Room: Exhibit Hall
Purpose: Intensity modulation of photon beams for radiotherapy can be achieved through the use of multi-leaf collimators (MLC). Multiple levels of leaves can improve the quality of beam delivery and increase the efficiency of intensity modulated radiotherapy (IMRT). In this work, we demonstrate that the thickness of each leaf level can be optimized to further increase the quality of IMRT treatment. By varying the thickness of each leaf level, more fluence options are available per beamlet for a given leaf pattern. The optimization objective was to minimize the difference between any two adjacent transmission levels.
Methods: Leaf patterns using varying numbers of leaf levels and control points were created for linear and quadratic shaped ideal fluences. This was repeated for both equal and optimized leaf thicknesses. The accuracy of delivery was compared between these two sets, calculated by the average absolute difference between the ideal and delivered fluences (<|Î”|>).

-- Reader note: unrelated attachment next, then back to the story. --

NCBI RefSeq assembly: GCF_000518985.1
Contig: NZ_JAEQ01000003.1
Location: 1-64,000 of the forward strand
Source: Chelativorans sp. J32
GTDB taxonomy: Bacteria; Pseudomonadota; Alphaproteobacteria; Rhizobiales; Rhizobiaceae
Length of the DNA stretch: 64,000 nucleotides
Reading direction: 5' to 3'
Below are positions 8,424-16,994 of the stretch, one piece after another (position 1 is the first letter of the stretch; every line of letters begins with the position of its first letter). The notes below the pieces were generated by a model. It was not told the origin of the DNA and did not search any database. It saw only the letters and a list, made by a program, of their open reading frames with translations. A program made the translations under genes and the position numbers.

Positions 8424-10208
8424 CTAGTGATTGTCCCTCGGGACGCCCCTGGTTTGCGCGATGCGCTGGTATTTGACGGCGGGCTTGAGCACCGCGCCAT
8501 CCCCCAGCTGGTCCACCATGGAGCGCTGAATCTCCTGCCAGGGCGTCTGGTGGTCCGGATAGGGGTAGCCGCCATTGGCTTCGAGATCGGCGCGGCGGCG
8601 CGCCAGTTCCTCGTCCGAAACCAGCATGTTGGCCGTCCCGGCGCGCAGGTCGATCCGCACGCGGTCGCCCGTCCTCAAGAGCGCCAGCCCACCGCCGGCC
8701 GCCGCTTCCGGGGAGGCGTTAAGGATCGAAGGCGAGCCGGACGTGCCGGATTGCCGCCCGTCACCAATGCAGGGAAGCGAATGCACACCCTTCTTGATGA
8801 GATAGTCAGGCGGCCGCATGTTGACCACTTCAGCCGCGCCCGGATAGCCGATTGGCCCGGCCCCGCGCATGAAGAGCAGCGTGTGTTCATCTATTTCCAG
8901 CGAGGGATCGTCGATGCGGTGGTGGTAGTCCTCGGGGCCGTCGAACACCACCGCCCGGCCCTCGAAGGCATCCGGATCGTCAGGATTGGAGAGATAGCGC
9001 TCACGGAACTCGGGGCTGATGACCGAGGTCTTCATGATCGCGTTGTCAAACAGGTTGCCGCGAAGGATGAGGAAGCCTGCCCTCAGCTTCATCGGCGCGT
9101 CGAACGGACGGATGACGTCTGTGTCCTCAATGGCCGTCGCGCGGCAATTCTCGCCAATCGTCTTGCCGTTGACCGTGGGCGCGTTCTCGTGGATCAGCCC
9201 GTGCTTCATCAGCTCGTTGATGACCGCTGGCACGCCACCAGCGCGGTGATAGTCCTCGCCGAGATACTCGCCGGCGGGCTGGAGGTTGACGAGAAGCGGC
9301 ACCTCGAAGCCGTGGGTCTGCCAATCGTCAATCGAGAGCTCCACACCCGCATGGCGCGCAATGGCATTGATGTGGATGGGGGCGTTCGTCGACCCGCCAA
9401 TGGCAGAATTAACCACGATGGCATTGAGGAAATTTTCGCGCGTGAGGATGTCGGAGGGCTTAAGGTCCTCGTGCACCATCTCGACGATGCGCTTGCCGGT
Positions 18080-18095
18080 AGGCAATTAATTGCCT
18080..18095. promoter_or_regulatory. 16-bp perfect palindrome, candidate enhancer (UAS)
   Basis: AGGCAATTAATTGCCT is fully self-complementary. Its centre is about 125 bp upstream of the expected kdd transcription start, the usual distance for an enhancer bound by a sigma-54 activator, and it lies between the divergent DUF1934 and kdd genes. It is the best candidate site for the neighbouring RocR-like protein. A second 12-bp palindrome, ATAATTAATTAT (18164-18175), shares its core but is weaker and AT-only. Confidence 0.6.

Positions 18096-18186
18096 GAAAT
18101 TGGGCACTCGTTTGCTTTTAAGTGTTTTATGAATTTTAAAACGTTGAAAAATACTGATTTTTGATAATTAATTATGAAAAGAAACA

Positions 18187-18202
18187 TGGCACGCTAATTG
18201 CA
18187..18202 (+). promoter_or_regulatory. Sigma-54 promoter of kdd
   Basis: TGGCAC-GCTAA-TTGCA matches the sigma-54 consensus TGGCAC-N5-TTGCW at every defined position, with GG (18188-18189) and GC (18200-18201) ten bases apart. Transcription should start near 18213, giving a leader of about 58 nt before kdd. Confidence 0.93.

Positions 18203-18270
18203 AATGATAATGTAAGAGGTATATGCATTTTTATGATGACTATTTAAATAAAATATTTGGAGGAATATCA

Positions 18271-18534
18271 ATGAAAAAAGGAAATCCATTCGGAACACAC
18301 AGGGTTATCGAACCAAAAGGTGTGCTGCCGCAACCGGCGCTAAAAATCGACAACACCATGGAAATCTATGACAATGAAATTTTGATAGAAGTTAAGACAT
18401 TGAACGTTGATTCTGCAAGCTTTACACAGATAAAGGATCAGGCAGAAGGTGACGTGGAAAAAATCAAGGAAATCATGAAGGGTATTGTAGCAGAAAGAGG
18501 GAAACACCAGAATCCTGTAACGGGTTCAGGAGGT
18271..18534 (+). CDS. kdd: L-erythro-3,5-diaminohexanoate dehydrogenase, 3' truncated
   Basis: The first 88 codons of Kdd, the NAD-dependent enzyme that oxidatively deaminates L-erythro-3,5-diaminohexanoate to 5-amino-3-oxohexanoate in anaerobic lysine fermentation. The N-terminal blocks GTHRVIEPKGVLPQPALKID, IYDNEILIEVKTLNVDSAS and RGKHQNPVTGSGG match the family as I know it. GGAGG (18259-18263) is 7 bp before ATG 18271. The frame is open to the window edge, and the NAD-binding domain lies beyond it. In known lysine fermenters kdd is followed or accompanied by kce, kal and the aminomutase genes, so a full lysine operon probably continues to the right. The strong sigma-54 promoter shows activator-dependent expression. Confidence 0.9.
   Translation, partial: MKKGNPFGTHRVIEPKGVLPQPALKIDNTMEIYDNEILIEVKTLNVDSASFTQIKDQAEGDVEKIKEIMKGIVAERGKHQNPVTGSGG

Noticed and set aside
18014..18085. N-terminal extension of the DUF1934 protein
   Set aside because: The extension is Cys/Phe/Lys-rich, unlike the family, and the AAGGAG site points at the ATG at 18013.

Results: For single control point patterns delivering a quadratic shaped fluence with two leaf levels, the <|Î”|> for optimized leaf levels (leaf levels are not the same thickness) and equal leaf levels were 13.4% and 9.1%, respectively. For five leaf levels, this improves the <|Î”|> to 8.0% (optimized) and 4.6% (equal). For fields with five or ten control points, there is little difference between the optimized and equal leaves.
Conclusion: Using optimized leaf thicknesses is important in the context of VMAT where there is only a single control point per gantry angle. The difference between equal and optimized leaf thicknesses is mitigated by using more control points and disappears when ten control points are used, making optimized leaf thicknesses less useful in the context of IMRT when the gantry does not rotate.